riverine ecological restoration (http://www.nerc-bess.net/index.php/bess-blog/post/76-assessing-the-multiple-benefits-of-river-restoration) .

** BESS research highlighting the importance of invertebrates
————————————————————
and researchers have been investigating the role of invertebrates on pollination and pest control for their two target landscapes; multi-functional lowlands (http://www.brc.ac.uk/wessexbess/node/28) and urban areas (http://bess-urban.group.shef.ac.uk/one-small-millipede-for-milton-keynes/) . This has included looking at the impact changing planting has on winter survival rates (http://bess-urban.group.shef.ac.uk/where-do-the-bugs-go-in-winter/) of these mini-beasts.

** Volunteers Needed!!
————————————————————

**
————————————————————
The BESS Committee are looking for volunteers! Are you interested in outreach, communications or event planning?If so visit the NRG BESS website for more details (http://www.nrgbess.net/nrg-bess-committee-are-looking-for-volunteers/) .

** Ongoing Salt March Sampling
————————————————————
researchers are
continuing to sample salt marshes (http://synergy.st-andrews.ac.uk/cbess/2015/07/24/bangor-university-inter-project-fieldwork/) . Importantly they are also transferring their field research skills to a new cohort of PhD students to ensure a BESS skills legacy.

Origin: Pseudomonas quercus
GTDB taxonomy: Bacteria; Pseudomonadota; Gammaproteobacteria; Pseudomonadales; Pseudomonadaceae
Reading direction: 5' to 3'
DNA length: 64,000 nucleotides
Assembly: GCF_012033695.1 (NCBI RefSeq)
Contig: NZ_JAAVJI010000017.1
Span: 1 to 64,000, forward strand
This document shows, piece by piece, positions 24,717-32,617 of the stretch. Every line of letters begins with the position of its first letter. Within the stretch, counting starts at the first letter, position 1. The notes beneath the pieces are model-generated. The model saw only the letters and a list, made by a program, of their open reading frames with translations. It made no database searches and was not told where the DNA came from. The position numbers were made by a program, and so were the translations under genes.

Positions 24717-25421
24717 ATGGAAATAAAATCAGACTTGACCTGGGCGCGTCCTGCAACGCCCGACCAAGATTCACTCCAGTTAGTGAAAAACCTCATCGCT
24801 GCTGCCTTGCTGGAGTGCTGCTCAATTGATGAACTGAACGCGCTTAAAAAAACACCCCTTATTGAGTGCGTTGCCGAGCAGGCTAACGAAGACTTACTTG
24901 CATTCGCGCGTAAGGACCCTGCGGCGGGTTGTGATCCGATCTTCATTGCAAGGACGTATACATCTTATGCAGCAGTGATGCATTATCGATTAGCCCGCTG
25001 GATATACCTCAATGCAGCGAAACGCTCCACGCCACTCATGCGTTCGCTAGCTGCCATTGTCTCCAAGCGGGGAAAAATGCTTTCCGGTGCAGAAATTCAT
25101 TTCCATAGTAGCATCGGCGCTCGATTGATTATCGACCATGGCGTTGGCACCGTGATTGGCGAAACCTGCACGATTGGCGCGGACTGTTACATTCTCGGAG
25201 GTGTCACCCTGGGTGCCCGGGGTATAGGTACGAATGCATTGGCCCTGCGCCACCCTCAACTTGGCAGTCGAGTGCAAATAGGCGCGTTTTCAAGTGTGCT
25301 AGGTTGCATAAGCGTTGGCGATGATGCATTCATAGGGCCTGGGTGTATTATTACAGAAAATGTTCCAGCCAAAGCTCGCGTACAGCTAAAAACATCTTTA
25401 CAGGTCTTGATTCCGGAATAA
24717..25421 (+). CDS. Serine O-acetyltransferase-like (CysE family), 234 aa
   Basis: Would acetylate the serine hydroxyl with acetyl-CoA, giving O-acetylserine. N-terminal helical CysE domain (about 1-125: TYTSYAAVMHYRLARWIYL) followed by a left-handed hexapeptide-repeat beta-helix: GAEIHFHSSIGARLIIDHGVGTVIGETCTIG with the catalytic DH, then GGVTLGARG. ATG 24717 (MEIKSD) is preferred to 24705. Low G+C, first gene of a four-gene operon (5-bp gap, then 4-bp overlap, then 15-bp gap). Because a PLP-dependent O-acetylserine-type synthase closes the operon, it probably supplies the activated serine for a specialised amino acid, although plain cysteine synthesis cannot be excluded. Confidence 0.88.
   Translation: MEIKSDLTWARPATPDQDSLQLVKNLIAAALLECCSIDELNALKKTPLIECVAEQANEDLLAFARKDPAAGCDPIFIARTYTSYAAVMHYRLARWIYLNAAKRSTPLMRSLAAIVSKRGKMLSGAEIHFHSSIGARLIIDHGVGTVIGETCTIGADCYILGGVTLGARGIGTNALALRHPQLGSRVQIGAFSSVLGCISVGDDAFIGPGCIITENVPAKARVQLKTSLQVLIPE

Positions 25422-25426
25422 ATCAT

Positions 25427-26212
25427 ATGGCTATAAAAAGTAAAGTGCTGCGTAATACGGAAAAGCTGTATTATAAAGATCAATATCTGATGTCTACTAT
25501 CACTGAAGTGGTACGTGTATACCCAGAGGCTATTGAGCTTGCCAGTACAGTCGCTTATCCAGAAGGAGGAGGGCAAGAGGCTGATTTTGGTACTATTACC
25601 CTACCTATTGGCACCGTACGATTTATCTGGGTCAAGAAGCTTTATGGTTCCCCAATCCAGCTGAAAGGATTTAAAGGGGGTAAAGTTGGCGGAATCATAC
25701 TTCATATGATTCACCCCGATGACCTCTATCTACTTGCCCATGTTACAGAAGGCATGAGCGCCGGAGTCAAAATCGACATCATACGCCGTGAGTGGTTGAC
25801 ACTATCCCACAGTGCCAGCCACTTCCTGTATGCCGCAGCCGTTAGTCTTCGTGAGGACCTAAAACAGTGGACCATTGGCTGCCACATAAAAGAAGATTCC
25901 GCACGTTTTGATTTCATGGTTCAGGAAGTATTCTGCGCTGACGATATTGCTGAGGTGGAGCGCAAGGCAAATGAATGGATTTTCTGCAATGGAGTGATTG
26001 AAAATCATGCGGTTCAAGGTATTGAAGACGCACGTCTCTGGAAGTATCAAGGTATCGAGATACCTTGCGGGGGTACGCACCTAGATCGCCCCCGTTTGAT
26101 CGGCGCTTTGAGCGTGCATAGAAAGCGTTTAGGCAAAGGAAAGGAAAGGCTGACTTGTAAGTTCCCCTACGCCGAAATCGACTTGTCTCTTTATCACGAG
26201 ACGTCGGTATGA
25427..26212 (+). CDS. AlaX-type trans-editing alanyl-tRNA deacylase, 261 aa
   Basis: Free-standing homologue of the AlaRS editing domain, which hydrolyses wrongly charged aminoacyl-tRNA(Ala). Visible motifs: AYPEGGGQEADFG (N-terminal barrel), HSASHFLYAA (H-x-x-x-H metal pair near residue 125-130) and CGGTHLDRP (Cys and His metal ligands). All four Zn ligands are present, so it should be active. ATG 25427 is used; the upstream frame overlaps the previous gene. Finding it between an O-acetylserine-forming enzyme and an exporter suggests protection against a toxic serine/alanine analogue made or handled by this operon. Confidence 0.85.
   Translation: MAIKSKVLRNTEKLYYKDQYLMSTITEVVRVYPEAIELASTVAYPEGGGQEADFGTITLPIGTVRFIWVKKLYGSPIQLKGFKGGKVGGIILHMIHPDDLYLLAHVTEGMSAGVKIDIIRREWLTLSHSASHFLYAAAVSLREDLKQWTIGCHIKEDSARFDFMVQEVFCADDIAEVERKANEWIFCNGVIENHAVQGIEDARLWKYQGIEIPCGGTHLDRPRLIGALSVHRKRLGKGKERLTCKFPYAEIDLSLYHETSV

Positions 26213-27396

**
————————————————————

** Next Issue
————————————————————
Autumn will be with us one more and BESS will concentrate on synthesizing key findings… Stay Connected to get all the latest news.

============================================================
Copyright © 2015 NERC BESS Directorate, All rights reserved.
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01May/15

BESS Connect Subscription – the newsletter of the NERC BESS Directorate

Latest news from the NERC BESS programme

View this email in your browser (http://us7.campaign-archive.com/?u=5cd76bc4872a9850c7a95db2a&id=ceef41e22d&e=[UNIQID])

http://www.twitter.com/nercbess
Twitter (http://www.twitter.com/nercbess)
http://www.nerc-bess.net/
Website (http://www.nerc-bess.net/)
Our landscapes need to be managed appropriately to ensure the sustainable delivery of benefits to society such as clean water, food production and flood protection. Currently we do not truly understand the linkages between biodiversity within landscapes and services flows. Without this knowledge we are managing our landscapes under great uncertainty.